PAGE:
Happy opening day! The 2021 MLB season has officially begun. We followed the key moments of each game across the country.
Starting with a snowy AL Central game in Detroit and pitcher Hyun-Jin Ryu facing Gerrit Cole in New York, there was plenty to talk about to start the new season.
It didn’t all go smoothly as baseball resumed a full 162-game schedule after the 2020 season shortened by a pandemic, although the Boston Red Sox’s home game against the Baltimore Orioles was postponed due to rain and the game between the Washington Nationals and the New York Mets in Washington was rescheduled due to COWID-19 issues.
Here are the only baseball moments and general themes that caught our eye on the first day of the 2021 season.
Cody Bellinger hits a home run, but Justin Turner thinks he’s caught, so he runs to first base while Bellinger slams it in and Turner strikes out, and Bellinger is awarded an RBI single.
If a two-run homer isn’t a two-run homer.
Baseball is a gloriously bizarre game that tests the deepest limits of rationality. Take for example the season opener between the defending World Series champion, Los Angeles Dodgers, and the Colorado Rockies, which is against the Dodgers in almost every way.
Dodgers center fielder Cody Bellinger threw a ball into left field that deflected off Raimel Tapia’s glove and flew over the fence at Coors Field. Bellinger, eager to celebrate his heroics, didn’t notice that teammate Justin Turner had retreated to first base for fear of catching the ball. They went through the pedestals. Bellinger was called. Turner scored. Bellinger got a single RBI. He went over the fence. Which, uh… is not rational.
Here’s the macro event: The Rockies won. The Rockies, who not only traded their best player this winter, but also brought in $51 million to offset his salary as a parting gift. The Rockies, whose organizational failures have become the standard by which other teams measure their failures. Rocks that are no good.
And that’s baseball. That’s the glory and the reason why a very bad team can play against a very good team and beat them – in this case, 7-4 – without anyone batting an eye, panicking or thinking twice.
It’s completely irrational that one group of men can be so much better than another, and then when that superior group loses to the inferior group, it’s just another shrug emoji. It’s really strange that Chris Owings, who had 11 hits last season and hadn’t hit a triple in almost two years, had three hits, including a triple, and was the best player on the field.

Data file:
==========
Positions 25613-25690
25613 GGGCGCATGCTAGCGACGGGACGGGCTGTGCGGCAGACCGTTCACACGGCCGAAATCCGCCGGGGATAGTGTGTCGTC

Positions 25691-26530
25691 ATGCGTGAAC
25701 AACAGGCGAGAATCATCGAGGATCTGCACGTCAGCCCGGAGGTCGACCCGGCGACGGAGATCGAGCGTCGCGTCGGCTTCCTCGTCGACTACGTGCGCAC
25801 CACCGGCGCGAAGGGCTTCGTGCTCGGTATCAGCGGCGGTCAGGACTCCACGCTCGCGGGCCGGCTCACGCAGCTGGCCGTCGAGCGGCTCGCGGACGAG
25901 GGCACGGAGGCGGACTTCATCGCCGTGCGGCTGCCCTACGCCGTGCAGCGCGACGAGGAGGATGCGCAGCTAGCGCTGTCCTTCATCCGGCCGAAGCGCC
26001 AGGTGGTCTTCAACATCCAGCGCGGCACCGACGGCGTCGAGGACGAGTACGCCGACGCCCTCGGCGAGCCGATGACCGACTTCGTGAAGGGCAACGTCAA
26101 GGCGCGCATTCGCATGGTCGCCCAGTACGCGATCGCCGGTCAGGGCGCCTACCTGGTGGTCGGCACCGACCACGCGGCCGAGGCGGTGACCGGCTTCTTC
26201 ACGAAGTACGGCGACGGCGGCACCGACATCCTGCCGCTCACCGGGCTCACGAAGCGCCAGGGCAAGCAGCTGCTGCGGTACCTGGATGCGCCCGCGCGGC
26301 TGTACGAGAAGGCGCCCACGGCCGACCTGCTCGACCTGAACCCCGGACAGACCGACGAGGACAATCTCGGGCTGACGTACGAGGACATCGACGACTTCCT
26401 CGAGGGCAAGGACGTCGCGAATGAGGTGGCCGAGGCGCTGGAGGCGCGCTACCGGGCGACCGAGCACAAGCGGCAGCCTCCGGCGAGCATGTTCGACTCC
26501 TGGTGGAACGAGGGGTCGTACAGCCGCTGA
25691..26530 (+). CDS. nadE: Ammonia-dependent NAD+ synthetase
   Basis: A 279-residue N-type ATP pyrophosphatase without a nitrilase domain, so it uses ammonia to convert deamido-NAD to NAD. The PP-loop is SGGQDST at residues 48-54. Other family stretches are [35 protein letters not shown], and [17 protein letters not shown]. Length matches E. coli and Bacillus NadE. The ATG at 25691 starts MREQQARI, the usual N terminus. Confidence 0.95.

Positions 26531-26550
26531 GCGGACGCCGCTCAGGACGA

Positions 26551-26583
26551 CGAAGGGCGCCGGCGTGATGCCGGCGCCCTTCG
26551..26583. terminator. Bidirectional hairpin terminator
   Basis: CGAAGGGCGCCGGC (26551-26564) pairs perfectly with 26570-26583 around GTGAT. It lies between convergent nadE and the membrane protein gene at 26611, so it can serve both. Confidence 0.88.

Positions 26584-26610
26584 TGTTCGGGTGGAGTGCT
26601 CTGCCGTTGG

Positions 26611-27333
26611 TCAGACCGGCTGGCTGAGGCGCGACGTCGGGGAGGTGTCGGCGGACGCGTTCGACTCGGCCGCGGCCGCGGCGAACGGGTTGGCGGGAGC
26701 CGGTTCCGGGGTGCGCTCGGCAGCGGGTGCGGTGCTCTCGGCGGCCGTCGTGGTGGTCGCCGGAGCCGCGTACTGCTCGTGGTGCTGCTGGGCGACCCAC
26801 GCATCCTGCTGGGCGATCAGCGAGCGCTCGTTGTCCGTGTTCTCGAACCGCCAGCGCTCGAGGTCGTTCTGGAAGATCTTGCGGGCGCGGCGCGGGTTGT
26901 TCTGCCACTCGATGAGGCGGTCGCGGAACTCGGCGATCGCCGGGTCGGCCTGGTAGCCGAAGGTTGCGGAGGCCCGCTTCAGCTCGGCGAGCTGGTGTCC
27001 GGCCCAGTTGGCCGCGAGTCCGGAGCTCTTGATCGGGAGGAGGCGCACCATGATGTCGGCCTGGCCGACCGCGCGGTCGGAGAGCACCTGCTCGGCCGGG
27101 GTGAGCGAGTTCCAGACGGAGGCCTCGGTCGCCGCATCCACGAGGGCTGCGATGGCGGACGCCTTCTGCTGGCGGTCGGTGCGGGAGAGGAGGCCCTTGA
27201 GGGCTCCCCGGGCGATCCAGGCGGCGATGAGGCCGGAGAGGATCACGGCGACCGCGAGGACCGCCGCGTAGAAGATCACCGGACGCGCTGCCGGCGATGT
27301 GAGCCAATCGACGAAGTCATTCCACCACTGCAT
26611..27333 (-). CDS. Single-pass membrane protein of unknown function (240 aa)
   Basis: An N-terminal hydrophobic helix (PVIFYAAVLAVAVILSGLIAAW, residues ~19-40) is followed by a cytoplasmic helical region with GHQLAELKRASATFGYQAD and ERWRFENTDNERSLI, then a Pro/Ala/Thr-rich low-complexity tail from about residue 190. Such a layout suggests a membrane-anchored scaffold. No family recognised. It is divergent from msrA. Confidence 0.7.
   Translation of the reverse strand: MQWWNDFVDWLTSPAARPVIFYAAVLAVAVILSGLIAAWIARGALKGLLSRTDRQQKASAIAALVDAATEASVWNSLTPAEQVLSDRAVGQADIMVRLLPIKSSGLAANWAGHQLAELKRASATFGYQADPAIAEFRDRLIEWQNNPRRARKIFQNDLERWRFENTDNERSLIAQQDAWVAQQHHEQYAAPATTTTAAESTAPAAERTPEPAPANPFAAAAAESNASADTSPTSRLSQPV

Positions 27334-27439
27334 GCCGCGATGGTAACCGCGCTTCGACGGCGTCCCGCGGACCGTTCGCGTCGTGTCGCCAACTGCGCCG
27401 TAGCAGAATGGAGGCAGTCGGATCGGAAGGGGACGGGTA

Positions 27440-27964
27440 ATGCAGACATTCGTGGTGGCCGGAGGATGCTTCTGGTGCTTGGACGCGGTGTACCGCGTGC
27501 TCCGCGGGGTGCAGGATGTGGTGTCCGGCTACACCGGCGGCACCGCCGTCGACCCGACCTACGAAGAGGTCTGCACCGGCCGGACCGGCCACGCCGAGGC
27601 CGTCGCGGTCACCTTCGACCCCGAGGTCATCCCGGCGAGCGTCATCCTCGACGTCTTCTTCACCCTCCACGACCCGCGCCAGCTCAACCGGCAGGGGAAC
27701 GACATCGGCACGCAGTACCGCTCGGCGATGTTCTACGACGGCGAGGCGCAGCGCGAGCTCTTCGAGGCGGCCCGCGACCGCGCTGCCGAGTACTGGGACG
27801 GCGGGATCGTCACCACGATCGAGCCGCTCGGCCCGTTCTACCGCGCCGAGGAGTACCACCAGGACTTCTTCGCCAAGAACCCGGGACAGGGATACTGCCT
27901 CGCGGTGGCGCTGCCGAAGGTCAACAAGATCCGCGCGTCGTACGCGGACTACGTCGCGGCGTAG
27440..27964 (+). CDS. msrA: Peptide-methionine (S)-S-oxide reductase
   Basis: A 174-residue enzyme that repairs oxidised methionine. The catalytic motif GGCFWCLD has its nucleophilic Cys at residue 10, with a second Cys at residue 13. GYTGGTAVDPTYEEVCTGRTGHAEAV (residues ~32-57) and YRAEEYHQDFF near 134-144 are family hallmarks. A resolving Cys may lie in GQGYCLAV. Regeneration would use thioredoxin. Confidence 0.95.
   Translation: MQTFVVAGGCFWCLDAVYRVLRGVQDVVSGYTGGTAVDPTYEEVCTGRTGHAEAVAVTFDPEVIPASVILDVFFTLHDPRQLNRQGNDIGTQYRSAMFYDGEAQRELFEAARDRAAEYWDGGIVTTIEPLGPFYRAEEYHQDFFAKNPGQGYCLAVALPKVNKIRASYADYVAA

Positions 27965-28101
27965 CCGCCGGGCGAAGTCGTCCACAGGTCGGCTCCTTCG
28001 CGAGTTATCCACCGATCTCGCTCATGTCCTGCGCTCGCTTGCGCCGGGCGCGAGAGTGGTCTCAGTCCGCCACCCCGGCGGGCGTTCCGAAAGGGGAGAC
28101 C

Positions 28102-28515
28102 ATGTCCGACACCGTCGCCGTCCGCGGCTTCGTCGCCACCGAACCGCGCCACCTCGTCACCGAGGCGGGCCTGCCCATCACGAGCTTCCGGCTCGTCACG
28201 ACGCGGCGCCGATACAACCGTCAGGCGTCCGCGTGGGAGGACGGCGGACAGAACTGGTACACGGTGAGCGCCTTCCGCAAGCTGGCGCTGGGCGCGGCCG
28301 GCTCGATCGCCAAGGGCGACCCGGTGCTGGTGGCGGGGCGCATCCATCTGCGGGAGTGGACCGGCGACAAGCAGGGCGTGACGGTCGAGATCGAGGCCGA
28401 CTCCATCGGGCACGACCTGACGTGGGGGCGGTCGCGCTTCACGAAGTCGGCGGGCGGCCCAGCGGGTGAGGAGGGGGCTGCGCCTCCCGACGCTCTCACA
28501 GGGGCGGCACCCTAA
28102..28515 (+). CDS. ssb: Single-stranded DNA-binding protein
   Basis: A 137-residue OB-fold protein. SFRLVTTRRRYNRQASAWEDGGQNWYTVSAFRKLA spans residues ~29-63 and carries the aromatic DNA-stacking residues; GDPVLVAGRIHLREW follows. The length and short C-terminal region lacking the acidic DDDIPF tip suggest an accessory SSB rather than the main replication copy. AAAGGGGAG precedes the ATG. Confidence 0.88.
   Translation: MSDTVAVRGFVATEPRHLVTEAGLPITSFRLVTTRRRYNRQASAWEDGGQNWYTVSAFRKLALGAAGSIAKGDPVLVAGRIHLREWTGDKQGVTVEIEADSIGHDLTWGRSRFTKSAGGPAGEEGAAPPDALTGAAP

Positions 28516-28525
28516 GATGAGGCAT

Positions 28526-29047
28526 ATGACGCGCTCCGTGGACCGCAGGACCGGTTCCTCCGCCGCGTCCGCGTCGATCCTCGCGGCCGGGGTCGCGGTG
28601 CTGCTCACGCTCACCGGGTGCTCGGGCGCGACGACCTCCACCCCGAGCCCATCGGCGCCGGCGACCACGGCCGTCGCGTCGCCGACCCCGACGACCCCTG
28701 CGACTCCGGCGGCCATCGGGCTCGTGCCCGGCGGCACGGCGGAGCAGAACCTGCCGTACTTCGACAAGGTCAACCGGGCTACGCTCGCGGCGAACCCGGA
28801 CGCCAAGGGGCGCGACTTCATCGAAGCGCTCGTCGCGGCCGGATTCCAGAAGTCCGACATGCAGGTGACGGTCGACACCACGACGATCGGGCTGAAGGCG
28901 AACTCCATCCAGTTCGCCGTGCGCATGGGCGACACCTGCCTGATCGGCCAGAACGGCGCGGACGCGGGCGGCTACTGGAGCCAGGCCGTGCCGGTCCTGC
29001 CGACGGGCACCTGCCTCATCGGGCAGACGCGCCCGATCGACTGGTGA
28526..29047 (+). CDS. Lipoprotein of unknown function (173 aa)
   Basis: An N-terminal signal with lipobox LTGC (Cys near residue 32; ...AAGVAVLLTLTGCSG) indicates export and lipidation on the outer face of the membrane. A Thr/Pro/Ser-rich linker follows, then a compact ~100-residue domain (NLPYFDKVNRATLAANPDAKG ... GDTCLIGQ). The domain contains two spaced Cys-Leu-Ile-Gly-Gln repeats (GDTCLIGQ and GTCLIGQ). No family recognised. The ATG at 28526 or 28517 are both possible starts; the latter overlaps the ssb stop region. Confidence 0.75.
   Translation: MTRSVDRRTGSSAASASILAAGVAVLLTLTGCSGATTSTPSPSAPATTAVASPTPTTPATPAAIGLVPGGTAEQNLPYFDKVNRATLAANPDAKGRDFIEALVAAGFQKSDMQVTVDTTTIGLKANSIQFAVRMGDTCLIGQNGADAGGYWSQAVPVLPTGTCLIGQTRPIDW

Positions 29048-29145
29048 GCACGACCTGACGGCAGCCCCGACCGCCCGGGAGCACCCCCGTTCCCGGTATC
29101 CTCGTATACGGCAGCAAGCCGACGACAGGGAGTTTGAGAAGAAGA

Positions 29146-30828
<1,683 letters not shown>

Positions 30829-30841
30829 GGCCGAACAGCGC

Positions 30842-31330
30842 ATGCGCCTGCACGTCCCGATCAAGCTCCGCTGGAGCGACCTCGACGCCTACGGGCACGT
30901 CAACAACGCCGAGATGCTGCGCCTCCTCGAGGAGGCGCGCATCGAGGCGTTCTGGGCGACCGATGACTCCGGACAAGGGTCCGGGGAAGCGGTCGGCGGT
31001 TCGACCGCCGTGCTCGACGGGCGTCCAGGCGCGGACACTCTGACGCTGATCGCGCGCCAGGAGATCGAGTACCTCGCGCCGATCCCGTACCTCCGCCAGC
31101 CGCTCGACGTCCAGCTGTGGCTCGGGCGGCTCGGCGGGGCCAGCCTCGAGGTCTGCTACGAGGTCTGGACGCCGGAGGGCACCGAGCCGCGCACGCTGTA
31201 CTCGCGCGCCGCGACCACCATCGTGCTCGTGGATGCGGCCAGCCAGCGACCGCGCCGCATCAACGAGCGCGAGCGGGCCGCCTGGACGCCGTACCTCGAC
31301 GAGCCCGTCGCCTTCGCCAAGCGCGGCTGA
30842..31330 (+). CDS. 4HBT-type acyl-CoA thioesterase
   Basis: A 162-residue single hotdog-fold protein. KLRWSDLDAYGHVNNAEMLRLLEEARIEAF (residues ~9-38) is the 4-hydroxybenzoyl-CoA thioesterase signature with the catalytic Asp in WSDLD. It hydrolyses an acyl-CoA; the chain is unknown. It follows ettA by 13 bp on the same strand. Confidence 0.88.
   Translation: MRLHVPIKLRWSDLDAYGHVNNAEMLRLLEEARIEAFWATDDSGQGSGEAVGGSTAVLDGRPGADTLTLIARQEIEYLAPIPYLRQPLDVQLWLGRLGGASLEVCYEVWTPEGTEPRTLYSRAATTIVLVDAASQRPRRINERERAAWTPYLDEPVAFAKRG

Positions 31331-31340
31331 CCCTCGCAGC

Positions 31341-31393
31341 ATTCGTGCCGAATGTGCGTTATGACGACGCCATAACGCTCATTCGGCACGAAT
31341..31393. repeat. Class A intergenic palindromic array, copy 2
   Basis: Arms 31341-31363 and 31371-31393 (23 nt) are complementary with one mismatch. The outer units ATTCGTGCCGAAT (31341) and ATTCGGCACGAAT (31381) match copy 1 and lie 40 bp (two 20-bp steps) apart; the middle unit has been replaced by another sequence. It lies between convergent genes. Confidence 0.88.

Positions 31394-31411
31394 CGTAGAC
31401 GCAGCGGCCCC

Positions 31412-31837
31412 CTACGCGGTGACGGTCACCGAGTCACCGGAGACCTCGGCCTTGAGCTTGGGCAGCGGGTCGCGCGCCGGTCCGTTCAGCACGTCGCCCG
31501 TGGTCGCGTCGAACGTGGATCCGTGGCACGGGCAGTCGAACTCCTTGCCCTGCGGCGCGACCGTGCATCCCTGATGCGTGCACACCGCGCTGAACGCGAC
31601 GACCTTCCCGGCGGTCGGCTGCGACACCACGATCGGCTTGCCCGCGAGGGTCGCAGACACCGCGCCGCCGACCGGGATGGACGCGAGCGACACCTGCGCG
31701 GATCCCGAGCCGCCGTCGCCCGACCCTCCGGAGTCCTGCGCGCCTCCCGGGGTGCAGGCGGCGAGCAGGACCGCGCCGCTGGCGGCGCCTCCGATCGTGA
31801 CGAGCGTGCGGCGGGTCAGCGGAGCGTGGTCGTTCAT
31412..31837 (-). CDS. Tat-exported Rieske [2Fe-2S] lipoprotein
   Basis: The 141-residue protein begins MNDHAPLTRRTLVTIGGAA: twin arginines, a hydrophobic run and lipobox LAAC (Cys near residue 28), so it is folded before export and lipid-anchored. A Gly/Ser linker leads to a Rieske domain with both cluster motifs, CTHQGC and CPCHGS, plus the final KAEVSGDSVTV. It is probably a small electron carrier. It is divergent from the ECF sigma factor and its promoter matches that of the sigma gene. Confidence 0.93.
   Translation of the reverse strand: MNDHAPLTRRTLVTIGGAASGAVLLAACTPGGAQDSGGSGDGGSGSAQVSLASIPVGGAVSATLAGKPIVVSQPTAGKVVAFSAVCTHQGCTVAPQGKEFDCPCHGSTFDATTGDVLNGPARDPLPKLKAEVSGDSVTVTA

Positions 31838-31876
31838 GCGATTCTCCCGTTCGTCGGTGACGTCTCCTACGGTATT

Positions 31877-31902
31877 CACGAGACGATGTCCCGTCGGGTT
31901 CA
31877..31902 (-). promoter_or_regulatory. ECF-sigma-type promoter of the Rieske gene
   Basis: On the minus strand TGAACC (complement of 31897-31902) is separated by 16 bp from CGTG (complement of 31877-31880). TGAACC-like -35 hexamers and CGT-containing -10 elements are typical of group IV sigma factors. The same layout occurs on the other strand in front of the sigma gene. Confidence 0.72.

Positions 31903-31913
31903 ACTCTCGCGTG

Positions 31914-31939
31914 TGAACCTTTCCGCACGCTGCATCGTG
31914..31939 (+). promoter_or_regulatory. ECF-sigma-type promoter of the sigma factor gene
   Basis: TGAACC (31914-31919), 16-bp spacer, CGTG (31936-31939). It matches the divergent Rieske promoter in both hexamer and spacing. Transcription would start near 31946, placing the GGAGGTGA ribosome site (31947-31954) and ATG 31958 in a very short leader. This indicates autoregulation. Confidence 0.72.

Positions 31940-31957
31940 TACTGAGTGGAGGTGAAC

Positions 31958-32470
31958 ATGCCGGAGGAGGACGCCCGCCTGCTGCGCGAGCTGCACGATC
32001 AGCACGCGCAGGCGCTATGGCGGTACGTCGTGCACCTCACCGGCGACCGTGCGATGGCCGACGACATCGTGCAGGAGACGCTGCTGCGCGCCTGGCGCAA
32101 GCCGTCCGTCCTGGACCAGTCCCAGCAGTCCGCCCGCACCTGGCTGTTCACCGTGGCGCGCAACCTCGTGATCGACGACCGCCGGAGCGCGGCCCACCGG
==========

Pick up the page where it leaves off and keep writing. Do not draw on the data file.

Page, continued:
None of this makes any sense, which is why it’s so easy to love baseball. There’s no chalk. There are no guarantees. There are the Dodgers, who are aiming for 100 wins, and there are the Rockies, who are trying not to lose 100, and the latter defeated the former in the first game of the season. Because of course they did. — Jeff Passan
Teoscar Hernandez throws Gerrit Cole to 437 feet, putting the Blue Jays at 2-2 with the Yankees.
Do not sleep on Teoskar Hernandez.
The Blue Jays are considered one of the most exciting young teams in sports. Despite a trio of top division sons in Bo Bichette, Vladimir Guerrero Jr. and Kavan Biggio, one of the team’s biggest X-factors this season will be Teoscar Hernandez, who had a breakthrough 2020 season, batting .289/.340/.579 with 16 homers and 34 RBI in 50 games.
Hernandez turned the tide for the Blue Jays when he hit a huge solo home run on an 86 mph slider by Yankees ace Gerrit Cole in the sixth inning as a reserve batter between Bichette and Guerrero to bring the game to 2.
The bat of the 28-year-old outfielder will be crucial to Toronto’s playoff hopes. His performance of three strokes in the 10-shot victory was a promising start. -Jung Lee
Gary Sanchez gives Yankees fans a reason to cheer.
Gary Sanchez gave the Yankees the lead in the second inning with a two-run homerun to left field.
For one game at least, Gary Sanchez managed to keep his critics at bay.
Yankees fans have a mixed relationship with Sanchez, but the catcher started the 2021 season strong with a two-run, 407-foot home run to left field for Blue Jays ace Hyun-Jin Ryu in his first at bat of the year.
Whether Sanchez can remain the Yankees’ starting catcher will be one of the team’s most intriguing stories at the start of the season. In 2020, the 49ers hit .147/.253/.365 behind the plate and lost to him in the playoffs, raising the question of whether the 28-year-old two-time All-Star is the team’s best option behind the plate. — Lee…
Miguel Cabrera swings (and slides) in the snow.
Miguel Cabrera hits a two-run homer to right field and slides into the snow to celebrate.
As if we needed a reminder that anything can happen at any time in baseball, we were treated to a refresher of that truth on a snowy day in Detroit at the start of one of the first games of the 2021 MLB season.
On the mound was Cleveland right-hander Shane Bieber, who dominated the 2020 short season with an 8-1 record and 1.63 ERA and was on his way to his first AL Cy Young Award. Future Hall of Famer Miguel Cabrera stood at the plate, the face of the Tigers who has struggled with age and injuries in recent seasons as he tries to take historic steps to rebuild the franchise.